I first bought that DA7 & Mx2424, I thought my brain would synapse into oblivion but soon it became child's play.

Yes, if we think back to "the day", there are indeed some fond memories to be found in this world.

Tell me if you'd be so kind, after creating a sub-mix bus, all I would do then is EXPORT those two tracks? Yes?

I read through the process once and I believe Kraznet has a video of same about creating them.

Thanks!

Bob

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I sometimes just have to ride gain on say some music here and there or an effect which I could do

in one pass fast.

There is nothing quite as good as doing the Mix to File and getting it done in one pass! :-)

Tell me if you'd be so kind, after creating a sub-mix bus, all I would do then is EXPORT those two tracks? Yes?

Yes, you export in any of the zillion formats available.

Terry

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there are at least 3 ways in samplitude to accomplish the task you are describing (mixing down two a stereo file).

that really can be confusing on top of what you were already describing here :)

some of these options are doing basically the same thing, accompanied by some more special options, that may be explored piece by piece.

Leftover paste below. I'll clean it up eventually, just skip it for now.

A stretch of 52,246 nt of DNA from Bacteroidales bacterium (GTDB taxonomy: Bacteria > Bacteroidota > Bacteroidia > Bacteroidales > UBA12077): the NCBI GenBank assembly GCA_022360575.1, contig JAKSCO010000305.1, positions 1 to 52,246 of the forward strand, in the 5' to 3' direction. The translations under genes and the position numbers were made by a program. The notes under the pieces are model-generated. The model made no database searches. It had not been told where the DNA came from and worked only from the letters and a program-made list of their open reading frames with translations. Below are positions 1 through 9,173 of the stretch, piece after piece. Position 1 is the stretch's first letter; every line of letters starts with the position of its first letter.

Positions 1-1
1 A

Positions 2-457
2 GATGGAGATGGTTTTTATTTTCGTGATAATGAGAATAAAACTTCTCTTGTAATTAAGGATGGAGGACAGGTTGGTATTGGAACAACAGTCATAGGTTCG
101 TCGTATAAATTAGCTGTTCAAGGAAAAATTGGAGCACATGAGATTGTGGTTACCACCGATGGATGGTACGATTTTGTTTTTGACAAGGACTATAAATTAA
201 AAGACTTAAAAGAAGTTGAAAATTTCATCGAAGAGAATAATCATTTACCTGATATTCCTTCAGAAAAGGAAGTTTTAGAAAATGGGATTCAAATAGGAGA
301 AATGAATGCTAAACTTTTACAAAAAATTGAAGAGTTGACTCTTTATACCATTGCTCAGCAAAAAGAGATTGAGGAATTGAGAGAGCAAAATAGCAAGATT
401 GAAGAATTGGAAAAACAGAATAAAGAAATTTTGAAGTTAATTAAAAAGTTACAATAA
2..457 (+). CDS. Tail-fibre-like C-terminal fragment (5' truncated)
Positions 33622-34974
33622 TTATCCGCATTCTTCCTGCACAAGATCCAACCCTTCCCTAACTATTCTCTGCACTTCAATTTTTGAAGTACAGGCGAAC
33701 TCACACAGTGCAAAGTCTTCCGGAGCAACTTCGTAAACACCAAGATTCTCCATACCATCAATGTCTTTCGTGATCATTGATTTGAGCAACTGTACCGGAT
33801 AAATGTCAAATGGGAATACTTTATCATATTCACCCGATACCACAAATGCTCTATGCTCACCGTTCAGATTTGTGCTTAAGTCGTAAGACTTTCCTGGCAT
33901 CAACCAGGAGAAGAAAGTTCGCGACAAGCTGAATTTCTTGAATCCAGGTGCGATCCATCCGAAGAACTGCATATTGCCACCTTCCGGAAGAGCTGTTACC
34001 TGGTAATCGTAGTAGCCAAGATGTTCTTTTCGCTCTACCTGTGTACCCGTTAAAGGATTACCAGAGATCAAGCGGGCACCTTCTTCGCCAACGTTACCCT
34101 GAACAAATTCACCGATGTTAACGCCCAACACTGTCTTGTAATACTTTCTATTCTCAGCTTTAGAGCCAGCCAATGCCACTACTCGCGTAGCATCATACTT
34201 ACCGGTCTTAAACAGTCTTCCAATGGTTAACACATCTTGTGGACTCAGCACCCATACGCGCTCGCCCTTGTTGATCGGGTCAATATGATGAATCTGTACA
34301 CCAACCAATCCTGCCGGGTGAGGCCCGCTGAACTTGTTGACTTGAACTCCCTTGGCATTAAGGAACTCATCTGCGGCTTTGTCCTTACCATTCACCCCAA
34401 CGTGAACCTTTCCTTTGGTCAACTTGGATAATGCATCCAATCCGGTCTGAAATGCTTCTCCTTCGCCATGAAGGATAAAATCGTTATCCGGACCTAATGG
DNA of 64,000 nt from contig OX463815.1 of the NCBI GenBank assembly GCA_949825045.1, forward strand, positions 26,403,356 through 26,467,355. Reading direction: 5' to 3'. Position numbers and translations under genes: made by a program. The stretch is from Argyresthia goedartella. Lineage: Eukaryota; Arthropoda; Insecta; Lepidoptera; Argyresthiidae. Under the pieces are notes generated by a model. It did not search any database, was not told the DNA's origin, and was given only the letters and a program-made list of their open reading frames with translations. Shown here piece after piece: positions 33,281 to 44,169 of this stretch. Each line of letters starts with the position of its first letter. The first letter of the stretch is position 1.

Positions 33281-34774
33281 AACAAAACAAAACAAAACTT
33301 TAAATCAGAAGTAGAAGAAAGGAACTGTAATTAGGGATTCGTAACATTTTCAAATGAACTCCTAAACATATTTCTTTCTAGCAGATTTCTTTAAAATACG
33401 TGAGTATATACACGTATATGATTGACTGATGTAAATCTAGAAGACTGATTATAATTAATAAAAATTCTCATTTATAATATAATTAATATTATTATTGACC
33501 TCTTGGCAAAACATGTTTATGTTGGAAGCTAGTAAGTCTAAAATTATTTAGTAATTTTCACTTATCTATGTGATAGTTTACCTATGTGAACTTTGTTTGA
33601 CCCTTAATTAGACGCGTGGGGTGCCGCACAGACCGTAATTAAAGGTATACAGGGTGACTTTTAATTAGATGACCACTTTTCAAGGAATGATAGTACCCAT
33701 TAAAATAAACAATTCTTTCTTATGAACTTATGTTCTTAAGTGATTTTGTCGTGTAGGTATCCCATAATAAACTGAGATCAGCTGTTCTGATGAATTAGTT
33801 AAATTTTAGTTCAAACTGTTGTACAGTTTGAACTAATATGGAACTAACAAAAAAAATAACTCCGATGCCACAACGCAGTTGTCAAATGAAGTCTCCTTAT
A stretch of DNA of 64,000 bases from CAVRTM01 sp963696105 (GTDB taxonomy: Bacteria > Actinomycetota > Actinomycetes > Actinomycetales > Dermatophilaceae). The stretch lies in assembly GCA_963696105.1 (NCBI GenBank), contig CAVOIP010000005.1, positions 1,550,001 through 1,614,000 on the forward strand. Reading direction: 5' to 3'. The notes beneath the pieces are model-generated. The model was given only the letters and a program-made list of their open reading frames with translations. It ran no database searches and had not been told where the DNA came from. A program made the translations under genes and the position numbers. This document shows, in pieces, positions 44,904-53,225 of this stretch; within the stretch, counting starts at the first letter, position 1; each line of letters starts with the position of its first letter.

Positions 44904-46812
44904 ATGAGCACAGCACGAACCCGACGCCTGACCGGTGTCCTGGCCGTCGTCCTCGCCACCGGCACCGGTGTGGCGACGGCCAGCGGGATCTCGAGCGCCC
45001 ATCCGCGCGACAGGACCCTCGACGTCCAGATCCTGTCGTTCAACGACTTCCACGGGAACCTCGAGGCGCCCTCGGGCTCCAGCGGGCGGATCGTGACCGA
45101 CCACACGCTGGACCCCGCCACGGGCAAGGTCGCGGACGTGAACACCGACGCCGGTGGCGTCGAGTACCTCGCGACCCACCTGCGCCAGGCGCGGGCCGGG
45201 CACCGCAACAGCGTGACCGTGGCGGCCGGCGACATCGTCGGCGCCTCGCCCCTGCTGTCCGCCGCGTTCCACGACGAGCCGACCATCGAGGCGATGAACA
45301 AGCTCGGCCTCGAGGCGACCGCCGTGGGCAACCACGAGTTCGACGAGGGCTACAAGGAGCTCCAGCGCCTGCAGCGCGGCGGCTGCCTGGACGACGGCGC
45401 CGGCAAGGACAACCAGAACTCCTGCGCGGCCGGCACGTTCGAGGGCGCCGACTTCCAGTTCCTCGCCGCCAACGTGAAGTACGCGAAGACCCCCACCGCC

1) "mix to file"

this one is actually a great option to start with, as it is so simple and straightforward. it just records the output of the masterbus into a file. the closest to analog i'd say.

2) "export"

this one gives you many different file formats to export to and also the ability to use cd-markers from the project, to split the export into single files (or one continous with markers inserted). you can set trackmarkers (file startingpoint), pause markers (file will stop there, next file starts at the next track-index) and cd-end markers (the whole export process stops there).

3) "bounce"

this is more specifically linked to tracks, selected regions, etc. inside your project. the corresponding bounce dialog gives you a lot of options, that want to be explored and tested. there are also options for fileformats, like with export.

take your time to check all the options and do some experiments, to get a grip on it.

when you have your masterfile ready, you can open it with samplitude directly.

samplitude is also a very powerful wave-editor, which gets overlooked sometimes.

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Excellent summary, mathias!

I love the export features using the CD markers to chop a long recording containing many songs into individual files.

Terry

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Spot on Mathias and yes, I'll be practicing on all.

The export I'm familiar with but was just looking

to do some easy, real-time moves without automation.

Old habits die hard. :)

Thanks for reminding as well about Samp's wave editor. (duh)

Ok, back to work........

THANKS GENTS!